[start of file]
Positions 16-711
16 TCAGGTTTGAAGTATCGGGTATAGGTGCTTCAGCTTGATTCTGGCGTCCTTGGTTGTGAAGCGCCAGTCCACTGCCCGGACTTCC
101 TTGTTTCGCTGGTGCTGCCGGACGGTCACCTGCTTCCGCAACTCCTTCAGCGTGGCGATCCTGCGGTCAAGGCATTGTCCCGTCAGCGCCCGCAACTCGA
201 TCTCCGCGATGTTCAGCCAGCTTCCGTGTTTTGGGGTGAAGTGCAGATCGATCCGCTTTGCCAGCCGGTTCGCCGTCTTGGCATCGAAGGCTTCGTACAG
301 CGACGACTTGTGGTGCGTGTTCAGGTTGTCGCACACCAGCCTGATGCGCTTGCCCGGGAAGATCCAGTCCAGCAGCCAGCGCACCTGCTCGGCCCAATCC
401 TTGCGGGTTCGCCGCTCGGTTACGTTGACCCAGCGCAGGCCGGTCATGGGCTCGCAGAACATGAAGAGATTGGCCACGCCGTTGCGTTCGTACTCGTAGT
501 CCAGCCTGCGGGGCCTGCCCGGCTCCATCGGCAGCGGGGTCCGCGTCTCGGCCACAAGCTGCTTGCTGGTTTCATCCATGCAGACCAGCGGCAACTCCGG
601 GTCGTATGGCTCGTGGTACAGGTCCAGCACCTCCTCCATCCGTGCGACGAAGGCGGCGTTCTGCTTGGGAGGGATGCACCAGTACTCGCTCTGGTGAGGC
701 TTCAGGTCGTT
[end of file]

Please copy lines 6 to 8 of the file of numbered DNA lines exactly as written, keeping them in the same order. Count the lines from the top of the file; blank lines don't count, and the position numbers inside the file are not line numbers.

401 TTGCGGGTTCGCCGCTCGGTTACGTTGACCCAGCGCAGGCCGGTCATGGGCTCGCAGAACATGAAGAGATTGGCCACGCCGTTGCGTTCGTACTCGTAGT
501 CCAGCCTGCGGGGCCTGCCCGGCTCCATCGGCAGCGGGGTCCGCGTCTCGGCCACAAGCTGCTTGCTGGTTTCATCCATGCAGACCAGCGGCAACTCCGG
601 GTCGTATGGCTCGTGGTACAGGTCCAGCACCTCCTCCATCCGTGCGACGAAGGCGGCGTTCTGCTTGGGAGGGATGCACCAGTACTCGCTCTGGTGAGGC